In a low-lit gallery in central London, Suhad Jarrar-Browne sat on a red embroidered cushion surrounded by a rich array of Palestinian artefacts. Brass coffee pots were lined neatly in a row on a table nearby. Intricately-embroidered dresses hung from the wall behind her, carefully woven with elaborate designs passed down through families for centuries.
Suhad looked at home, surrounded by the artefacts she has affectionately collected for over 20 years. For this exhibition was all about home – or bayt in Arabic – which, as Suhad explained, is a central element of her identity as a Palestinian. “I wanted to bridge the gaps between the Arab world and the western world,” Suhad told the audience: “I wanted to introduce Palestinian and Arab Muslim culture to the UK and show people how we live. We’re all humans, with the same dreams and aspirations at the end of the day.”
Suhad’s message was one of positivity, of hybridity and the art of hospitality. “Hospitality is an important part of what it means to be Palestinian,” she explained: “We have many rituals based around the art of serving coffee, of allowing the spices and grounds to mix and how we serve our guests.” “The pieces I have collected here try to showcase that and offer a window into our culture,” she added.
Having moved to the UK in 1996, Suhad has lived between Hertfordshire, north of UK capital London, and Jordanian capital Amman for the past 20 years. Her interest in collecting Palestinian artefacts began almost immediately after arriving in the country, she explained:
I brought a few items with me from Palestine when I came to the UK, bits and pieces here and there that my family members didn’t want to keep. British people have a special interest in antiques, so I was keen to share the things I had collected with the public. I thought I should use my collection to make a difference in my community.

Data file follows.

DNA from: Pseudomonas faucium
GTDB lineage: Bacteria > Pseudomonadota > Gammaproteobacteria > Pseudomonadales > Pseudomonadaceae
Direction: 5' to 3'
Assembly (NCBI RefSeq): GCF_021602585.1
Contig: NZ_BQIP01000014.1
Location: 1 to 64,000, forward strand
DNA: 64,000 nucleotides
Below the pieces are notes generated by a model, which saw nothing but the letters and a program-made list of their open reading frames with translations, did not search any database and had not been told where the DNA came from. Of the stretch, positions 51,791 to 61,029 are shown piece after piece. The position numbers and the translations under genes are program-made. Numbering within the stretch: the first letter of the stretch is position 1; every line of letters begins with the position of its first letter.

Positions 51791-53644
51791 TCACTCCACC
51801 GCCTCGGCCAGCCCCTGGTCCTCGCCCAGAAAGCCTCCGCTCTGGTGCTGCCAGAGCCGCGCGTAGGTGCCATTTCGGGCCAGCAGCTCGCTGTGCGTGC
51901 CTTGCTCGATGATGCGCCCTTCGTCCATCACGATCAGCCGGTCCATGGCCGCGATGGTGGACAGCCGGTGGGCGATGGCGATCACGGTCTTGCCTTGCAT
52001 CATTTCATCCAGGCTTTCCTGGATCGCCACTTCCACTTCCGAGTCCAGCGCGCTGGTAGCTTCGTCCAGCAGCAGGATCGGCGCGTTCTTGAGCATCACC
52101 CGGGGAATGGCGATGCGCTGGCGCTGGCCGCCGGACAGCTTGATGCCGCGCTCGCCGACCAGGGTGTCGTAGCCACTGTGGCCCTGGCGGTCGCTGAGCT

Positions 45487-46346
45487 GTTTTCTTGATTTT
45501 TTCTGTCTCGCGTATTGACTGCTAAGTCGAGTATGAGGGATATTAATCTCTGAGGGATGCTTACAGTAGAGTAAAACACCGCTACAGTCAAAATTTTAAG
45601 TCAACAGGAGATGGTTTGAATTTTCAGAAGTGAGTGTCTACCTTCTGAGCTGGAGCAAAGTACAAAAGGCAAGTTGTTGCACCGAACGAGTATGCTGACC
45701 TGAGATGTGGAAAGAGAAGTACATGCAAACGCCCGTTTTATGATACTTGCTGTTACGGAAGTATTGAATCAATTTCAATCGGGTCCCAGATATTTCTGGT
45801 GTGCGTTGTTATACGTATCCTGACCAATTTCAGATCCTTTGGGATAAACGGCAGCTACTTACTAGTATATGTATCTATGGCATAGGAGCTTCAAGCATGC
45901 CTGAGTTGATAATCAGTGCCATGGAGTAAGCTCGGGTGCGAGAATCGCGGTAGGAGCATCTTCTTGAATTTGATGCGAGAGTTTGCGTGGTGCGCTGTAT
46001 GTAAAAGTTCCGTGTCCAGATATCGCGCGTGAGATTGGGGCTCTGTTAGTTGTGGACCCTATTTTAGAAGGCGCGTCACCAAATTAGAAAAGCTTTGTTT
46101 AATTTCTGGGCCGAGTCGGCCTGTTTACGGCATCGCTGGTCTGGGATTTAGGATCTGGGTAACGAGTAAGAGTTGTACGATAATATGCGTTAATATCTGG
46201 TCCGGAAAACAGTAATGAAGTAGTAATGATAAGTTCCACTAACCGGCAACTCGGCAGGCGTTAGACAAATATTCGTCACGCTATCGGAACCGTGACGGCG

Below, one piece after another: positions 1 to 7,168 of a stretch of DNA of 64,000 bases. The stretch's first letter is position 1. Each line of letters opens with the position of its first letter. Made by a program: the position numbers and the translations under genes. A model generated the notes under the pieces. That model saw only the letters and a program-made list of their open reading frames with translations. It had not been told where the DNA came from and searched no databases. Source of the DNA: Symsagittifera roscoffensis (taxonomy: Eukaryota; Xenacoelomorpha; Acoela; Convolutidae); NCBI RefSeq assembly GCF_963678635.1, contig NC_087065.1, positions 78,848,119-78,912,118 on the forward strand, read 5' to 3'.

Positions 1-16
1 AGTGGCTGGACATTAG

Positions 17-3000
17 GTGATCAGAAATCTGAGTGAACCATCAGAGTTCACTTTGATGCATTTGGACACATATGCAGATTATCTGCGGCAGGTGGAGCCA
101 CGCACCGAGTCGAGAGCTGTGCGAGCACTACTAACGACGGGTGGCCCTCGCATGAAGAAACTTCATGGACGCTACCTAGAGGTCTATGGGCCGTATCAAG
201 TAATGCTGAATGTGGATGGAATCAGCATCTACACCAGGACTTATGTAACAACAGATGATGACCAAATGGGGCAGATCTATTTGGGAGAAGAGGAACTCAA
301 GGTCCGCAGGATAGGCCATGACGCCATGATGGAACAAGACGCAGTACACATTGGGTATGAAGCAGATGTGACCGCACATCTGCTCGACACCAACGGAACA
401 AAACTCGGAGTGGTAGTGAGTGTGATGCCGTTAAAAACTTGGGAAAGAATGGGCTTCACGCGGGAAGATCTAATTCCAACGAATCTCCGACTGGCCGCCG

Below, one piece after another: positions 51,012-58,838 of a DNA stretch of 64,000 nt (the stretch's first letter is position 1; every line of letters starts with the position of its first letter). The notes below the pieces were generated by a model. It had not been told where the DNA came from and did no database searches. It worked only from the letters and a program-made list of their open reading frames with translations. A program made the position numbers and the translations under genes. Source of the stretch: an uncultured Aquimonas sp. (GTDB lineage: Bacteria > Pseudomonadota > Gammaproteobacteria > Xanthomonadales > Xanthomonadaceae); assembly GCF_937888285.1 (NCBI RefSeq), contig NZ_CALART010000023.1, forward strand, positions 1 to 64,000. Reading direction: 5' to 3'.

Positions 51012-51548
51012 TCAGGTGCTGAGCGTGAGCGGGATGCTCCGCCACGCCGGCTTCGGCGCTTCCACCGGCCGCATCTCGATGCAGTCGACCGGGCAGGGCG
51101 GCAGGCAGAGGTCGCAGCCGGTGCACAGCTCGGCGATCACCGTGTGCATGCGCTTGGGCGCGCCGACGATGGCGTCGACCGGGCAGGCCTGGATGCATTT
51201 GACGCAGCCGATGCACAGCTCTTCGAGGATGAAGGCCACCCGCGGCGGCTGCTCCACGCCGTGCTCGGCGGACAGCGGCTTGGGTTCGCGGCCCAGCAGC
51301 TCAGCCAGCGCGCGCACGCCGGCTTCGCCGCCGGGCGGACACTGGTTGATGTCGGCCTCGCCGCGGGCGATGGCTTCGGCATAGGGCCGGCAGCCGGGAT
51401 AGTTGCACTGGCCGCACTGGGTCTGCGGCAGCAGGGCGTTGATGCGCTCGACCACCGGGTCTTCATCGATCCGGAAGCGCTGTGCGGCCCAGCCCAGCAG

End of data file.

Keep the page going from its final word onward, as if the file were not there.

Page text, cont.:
Her passion for hosting exhibitions was sparked while working for the British Museum as an outreach officer, planning exhibitions for schools and community centres. “We actually had our very own bayt shar – a tent made of camel hair – to host the exhibit in, so I travelled around the UK with the tent teaching people and children about our culture,” Suhad remembered fondly. “From there I started my own exhibition Bayt and, despite challenges and illnesses in my personal life, my family and I have put together this beautiful display,” she said.
Tonight’s exhibition was, in many ways, a celebration of all aspects of Palestinian culture, from home and hospitality to calligraphy, costumes and music. Julia Katerina, a British-German musician and singer who has adopted many aspects of Palestinian culture through her work in the region, played a moving selection of old Arabic and Palestinian songs. Dressed in a floor-length thobe – or traditional Palestinian dress from Suhad’s collection – Julia played the oud as the audience listened intently. Her rich, powerful voice ran through the hall as she sang the old Palestinian national anthem mawtini, based on a poem written by iconic Palestinian poet Ibrahim Tuqan shortly before the Great Revolt of 1936. “My homeland, my homeland,” she sings: “Glory and beauty are in your hills, pleasure and hope are in your air, will I see you?”
As the evening drew to a close, the audience ventured into the cold London night with the sounds of Palestine ringing in their ears. Bayt – The Art of Arab Hospitality will be at P21 Gallery in London until 26 January.